My other issue with the plan to ‘yuppify’ the centre of town is where are these new middle class people going to come from? The Aude is second poorest Metropolitan Department of France, after our neighbours in the Ariege. The enlargement of towns such as Lezignan and Narbonne is not being driven by migrants attracted by the booming economy, as it is over in Southern Catalonia. The two largest factors are retiring French people from the North; and predominately EU migrants either looking for a low cost second home or a retirement home in the sun.Leaving aside the issue of the stress this is putting on our already stressed health system, these type of in bound migrants are usually looking for a house with a garden, easy access to the countryside, and in the case of second homers, something with character and beauty- not a town apartment in other words. The Lycée could have the desired effect, the influx of well educated teachers, administrators and support staff, all on secure job contracts could tip the balance the Mayor’s way. Whether they would want to buy:rent accommodation in what is now a poor, that is to say Gitane and Arabic, quarter remains to be seen, but in the 80s I witnessed bankers buying houses in the dodgier bits of Stoke Newington, so stranger things have happened.
What will all these changes mean for the market, and us stand holders? Initially there will be a bit of relocation shock, both for stand holders and clients, until everyone gets to know where heir favourite stand holders are, and we work out the order of gettingin and out of the market at the beginning and the end. The idea is that food and related products get to go in the new Les Halles on place Emile Carié with the frippery re-sellers winding round the church and down the alleys. It is true that at the moment there is not a great deal of logic to the way Lezignan market is set out, it is all a bit haphazard, with knife sellers inter woven with vegetable sellers, plastic flower sellers next to olive sellers. However there is a strange coherency to Lezignan market, that has emerged quite by accident, there are pockets of organic and local producers, there is certainly a part that feels, and caters for a more Maghrebian community. It would be sad to lose that character.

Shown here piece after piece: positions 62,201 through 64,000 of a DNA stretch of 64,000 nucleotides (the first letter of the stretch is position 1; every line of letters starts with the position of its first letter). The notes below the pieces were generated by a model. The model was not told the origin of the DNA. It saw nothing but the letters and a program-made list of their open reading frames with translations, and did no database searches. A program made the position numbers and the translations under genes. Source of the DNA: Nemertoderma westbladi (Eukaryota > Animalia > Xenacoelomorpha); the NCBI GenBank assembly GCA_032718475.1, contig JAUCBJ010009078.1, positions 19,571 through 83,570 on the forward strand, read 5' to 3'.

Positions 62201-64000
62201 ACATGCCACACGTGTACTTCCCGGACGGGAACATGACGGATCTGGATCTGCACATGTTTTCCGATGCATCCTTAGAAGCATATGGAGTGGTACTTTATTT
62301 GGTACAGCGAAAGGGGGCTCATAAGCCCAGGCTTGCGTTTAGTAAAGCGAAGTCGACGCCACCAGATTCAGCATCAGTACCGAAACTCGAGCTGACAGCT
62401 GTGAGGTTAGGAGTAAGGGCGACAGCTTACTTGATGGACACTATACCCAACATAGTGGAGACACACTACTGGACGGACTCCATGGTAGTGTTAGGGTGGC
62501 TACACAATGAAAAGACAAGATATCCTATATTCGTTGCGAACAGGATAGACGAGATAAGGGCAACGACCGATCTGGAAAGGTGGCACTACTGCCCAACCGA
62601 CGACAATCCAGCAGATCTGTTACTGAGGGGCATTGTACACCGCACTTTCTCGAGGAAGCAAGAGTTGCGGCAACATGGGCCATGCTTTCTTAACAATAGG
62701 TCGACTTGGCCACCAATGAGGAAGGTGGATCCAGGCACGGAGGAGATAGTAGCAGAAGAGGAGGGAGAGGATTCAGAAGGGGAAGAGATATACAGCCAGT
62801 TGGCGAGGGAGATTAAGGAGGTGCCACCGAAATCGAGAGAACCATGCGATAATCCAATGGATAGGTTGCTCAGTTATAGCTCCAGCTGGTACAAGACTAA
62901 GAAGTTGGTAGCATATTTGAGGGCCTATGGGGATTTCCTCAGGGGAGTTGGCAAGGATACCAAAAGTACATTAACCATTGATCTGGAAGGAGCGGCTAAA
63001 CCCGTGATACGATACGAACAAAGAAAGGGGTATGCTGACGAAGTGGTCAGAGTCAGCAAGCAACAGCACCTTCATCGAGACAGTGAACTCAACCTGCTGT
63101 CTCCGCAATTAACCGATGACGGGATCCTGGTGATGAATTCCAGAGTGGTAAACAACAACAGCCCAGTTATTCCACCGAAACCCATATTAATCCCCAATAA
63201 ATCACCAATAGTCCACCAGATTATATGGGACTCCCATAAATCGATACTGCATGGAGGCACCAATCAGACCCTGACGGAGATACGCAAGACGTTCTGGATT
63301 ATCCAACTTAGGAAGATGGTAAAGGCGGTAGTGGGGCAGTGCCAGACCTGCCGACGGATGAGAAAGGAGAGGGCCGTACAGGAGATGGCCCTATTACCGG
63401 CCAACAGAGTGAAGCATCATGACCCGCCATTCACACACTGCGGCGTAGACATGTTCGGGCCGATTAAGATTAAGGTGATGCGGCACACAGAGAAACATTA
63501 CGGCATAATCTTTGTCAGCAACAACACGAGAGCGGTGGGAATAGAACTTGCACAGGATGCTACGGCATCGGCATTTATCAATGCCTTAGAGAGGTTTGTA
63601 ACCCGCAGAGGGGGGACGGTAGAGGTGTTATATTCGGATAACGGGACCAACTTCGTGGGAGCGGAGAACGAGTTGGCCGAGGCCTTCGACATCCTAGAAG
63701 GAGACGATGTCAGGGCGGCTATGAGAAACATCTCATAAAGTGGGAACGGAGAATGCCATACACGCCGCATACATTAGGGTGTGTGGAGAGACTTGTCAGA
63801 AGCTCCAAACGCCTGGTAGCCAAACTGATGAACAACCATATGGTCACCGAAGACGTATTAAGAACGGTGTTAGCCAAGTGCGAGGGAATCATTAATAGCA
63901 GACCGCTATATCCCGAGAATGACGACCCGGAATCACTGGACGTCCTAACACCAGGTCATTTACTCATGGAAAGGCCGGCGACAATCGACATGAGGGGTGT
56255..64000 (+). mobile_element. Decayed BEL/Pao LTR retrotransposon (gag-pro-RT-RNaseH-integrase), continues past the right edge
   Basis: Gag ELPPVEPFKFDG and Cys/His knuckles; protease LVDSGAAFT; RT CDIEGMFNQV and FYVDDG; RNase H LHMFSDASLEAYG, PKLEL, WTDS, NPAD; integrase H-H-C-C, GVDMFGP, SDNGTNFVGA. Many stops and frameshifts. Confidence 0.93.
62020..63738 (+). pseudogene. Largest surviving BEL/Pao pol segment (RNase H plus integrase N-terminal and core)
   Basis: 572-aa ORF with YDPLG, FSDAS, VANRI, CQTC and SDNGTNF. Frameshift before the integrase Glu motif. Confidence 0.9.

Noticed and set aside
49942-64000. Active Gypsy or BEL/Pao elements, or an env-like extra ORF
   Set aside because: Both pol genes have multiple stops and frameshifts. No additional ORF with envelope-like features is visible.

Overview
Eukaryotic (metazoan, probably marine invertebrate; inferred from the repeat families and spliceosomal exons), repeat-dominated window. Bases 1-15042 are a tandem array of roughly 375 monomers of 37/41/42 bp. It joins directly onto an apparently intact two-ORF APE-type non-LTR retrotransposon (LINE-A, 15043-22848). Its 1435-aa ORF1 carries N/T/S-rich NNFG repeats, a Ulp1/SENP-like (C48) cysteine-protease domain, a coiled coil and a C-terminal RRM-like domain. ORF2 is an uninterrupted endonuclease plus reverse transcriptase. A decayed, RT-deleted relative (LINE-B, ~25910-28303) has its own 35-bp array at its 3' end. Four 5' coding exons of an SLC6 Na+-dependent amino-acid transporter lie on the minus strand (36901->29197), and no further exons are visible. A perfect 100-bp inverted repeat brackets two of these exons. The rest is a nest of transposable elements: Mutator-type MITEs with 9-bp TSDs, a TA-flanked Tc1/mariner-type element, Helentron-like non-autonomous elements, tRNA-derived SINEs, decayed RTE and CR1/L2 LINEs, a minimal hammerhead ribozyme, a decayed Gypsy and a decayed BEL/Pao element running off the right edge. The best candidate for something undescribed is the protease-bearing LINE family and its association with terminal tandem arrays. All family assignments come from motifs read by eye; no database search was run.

The other concern of mine, at least initially, is the lack of cafes in place Emile Carié. Cafes play a crucial role in markets, not only is the injection of caffeine essential at 6am in the morning, but it gives us stand holders a change to catch up on the news and gossip, find out about new markets and foires and generally keep the coherence of the market together. For our clients it is the same, sitting on a cafe terrace watching the hustle and bustle of a market is part of the pleasure of going to a market, catching up with friends scattered in the Corbieres and Minervois who only come to town once a week adds to the whole market enjoyment. The problem is that you can’t run a cafe that is only busy one morning a week.
It is the whole chicken and egg problem of urban redevelopment, you can’t run a business without clients, and if there is no local businesses the area is not attractive for potential customers. I wish the Mayor and his plans well, it is going to happen and we will be moved, so we have to live with it. Whether it will work remains to be seen, what ever happens it will not work overnight, so patience is the key, that and a large glass of rosé.